Stopping the Cycle
Living in impoverished areas increases your exposure to violence

Areas of increased poverty have increased rates of gang violence, and the group primarily affected is children and teens. Levels of violence in the United States have increased significantly in the past few decades. Most of that violence occurs in areas of poverty, and it’s due to inadequate resources and treatment of minority groups.

“Poverty; the state of one who lacks a usual or socially acceptable amount of money or material possessions,” Merriam-Webster Dictionary. Poverty is currently a plague upon the world and has been since long before our time. However, some people don’t know exactly what poverty looks like. According to Robert D. Crutchfield and Tim Wadsworth, poverty is visible in poor housing, distressed neighborhoods, and disrupted families. A research team at Pennsylvania State University deduced that inadequate structural conditions can overpower one’s individual disposition, which leads to poor decisions and lifestyle choices. The conditions of poverty are harrowing, leading to violence in the affected communities.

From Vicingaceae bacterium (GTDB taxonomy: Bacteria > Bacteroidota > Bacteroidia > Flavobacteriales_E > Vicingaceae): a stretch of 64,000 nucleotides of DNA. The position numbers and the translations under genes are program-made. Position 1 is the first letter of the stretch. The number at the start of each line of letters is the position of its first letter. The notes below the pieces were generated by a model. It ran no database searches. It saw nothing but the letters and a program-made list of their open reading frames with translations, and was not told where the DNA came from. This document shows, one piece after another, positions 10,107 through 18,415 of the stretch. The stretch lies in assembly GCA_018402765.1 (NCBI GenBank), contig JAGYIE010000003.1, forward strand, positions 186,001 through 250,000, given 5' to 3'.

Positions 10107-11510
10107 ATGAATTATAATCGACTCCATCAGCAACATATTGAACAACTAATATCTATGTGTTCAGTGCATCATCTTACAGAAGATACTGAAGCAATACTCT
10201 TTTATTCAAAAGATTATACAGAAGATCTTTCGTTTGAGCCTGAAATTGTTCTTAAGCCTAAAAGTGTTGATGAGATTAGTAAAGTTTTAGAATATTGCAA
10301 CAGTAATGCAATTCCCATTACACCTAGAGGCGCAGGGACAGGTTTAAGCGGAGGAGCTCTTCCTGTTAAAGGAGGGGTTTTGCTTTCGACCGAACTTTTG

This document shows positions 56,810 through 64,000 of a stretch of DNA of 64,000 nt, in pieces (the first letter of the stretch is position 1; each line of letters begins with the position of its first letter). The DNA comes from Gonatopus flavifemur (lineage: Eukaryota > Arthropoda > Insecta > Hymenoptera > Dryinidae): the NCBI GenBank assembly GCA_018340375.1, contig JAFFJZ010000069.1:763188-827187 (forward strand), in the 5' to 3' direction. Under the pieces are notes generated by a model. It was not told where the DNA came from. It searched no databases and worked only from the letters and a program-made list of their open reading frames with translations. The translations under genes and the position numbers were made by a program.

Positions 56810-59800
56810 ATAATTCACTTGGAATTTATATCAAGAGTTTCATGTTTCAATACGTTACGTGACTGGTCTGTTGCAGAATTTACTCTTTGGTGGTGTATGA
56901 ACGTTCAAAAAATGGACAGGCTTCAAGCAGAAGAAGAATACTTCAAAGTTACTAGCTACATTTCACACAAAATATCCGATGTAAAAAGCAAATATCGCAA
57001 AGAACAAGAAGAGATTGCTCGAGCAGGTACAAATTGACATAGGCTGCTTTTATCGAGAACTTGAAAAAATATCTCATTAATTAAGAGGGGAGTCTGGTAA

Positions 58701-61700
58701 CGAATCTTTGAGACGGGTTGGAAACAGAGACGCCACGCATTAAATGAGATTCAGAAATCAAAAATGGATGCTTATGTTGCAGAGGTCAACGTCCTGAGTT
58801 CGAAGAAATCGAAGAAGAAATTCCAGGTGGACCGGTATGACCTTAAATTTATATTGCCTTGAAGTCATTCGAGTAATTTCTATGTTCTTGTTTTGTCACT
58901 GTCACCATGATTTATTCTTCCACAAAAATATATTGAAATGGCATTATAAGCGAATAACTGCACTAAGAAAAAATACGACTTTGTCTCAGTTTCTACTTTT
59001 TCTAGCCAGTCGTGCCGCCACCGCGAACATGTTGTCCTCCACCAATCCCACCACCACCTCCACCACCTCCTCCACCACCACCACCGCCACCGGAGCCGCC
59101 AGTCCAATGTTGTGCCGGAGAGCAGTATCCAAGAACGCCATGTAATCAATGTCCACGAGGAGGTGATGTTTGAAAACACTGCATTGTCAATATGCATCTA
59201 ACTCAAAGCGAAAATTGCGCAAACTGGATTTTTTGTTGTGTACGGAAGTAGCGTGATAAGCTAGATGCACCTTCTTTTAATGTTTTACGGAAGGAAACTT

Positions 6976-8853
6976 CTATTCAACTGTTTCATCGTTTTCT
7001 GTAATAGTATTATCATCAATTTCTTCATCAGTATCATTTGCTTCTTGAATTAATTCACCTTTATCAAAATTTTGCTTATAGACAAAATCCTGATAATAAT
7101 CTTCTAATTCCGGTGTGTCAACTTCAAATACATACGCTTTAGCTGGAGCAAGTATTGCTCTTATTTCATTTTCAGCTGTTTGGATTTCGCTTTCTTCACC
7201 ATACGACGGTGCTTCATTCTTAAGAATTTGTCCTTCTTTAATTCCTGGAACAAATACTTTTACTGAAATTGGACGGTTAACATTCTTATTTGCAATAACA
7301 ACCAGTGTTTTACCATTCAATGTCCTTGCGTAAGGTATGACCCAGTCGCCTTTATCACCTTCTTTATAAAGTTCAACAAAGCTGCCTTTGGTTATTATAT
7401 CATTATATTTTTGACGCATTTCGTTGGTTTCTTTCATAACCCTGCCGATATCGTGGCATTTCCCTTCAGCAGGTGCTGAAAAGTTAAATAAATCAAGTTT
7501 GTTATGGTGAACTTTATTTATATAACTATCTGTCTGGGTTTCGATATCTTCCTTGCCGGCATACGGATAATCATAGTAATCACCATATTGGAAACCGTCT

According to James Howell and John Moore in their project “The History of Street Gangs in the United States”, gang violence has been around since the early 1600’s. There have always been instances in world history of majority groups pushing down minority groups; trying to put limits on their lives and what they can accomplish. The circumstances that minority groups faced have always faced have been passed down through the generations up to (and including) the present. The creation of the first gangs was fueled by the poverty and migration of those minority groups. The original basis for gangs was to create an inclusive community and honor their members. However, through necessity and lack of access, gangs began to turn to crime in order to survive.